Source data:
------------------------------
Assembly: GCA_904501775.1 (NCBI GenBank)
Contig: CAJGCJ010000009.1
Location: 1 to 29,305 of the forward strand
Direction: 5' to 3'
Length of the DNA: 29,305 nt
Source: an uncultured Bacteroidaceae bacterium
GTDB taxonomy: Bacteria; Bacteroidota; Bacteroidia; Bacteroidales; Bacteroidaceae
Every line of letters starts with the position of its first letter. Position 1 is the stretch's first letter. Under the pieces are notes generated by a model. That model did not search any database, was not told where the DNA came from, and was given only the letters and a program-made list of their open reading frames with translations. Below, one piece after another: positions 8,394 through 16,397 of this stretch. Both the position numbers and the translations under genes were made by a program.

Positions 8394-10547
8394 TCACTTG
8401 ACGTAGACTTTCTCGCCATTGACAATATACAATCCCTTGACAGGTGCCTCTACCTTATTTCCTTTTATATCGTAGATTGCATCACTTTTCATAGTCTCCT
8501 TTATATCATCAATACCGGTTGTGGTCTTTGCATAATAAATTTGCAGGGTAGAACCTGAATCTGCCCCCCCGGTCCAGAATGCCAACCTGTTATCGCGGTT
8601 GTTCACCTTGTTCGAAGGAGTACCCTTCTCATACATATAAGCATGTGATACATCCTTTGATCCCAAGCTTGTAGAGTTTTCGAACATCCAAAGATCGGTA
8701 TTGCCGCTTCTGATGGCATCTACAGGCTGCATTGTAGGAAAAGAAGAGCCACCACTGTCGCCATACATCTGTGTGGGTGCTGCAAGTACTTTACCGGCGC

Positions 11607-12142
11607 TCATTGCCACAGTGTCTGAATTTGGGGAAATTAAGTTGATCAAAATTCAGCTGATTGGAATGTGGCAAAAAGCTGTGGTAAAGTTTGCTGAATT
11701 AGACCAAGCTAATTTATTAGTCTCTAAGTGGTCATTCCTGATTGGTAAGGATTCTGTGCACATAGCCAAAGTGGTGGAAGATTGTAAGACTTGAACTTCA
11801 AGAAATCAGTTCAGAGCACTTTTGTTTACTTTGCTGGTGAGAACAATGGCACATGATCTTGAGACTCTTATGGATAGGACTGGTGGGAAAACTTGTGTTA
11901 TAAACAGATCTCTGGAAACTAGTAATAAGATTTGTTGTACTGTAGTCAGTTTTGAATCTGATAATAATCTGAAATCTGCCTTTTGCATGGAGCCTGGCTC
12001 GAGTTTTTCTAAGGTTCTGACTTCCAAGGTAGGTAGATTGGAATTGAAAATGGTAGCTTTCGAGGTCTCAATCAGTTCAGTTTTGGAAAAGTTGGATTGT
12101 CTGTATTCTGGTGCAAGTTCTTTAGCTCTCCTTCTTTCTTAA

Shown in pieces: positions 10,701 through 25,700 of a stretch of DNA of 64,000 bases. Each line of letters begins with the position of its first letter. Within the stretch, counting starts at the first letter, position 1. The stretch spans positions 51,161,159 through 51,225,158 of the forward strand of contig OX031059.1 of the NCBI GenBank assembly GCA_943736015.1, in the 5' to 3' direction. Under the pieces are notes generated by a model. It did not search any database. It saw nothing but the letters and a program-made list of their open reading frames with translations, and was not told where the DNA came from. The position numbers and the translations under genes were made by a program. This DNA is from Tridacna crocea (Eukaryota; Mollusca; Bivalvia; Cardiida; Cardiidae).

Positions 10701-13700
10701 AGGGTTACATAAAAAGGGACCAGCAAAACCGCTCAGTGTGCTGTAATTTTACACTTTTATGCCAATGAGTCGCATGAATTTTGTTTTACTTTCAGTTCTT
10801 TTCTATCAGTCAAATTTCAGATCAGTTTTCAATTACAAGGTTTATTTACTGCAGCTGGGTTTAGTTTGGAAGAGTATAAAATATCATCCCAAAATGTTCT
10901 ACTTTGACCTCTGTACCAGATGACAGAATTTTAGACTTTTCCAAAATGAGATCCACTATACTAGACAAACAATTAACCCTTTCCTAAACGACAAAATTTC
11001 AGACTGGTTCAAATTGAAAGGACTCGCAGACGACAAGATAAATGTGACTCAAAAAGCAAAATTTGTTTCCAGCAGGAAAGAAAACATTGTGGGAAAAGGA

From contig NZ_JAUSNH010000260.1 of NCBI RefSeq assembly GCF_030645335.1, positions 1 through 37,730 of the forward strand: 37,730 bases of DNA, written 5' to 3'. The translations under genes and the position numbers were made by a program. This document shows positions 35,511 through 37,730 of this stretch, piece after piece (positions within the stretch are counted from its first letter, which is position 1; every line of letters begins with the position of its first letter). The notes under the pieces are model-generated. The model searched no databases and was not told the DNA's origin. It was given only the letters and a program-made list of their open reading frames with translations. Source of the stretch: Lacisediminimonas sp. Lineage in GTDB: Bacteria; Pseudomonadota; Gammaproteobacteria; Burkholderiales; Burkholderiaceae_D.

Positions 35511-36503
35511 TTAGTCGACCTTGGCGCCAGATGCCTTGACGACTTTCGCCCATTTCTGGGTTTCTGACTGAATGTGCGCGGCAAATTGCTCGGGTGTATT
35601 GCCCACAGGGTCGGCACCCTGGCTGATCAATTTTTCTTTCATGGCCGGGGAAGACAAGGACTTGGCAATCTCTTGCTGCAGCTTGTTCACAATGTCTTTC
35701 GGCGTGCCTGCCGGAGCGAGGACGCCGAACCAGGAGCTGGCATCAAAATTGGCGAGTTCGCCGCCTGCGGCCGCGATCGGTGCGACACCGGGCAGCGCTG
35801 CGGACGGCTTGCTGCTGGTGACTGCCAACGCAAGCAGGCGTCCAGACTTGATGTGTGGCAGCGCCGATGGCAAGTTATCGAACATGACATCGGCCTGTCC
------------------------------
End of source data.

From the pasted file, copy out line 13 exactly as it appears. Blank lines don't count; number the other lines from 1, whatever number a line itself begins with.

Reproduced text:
8601 GTTCACCTTGTTCGAAGGAGTACCCTTCTCATACATATAAGCATGTGATACATCCTTTGATCCCAAGCTTGTAGAGTTTTCGAACATCCAAAGATCGGTA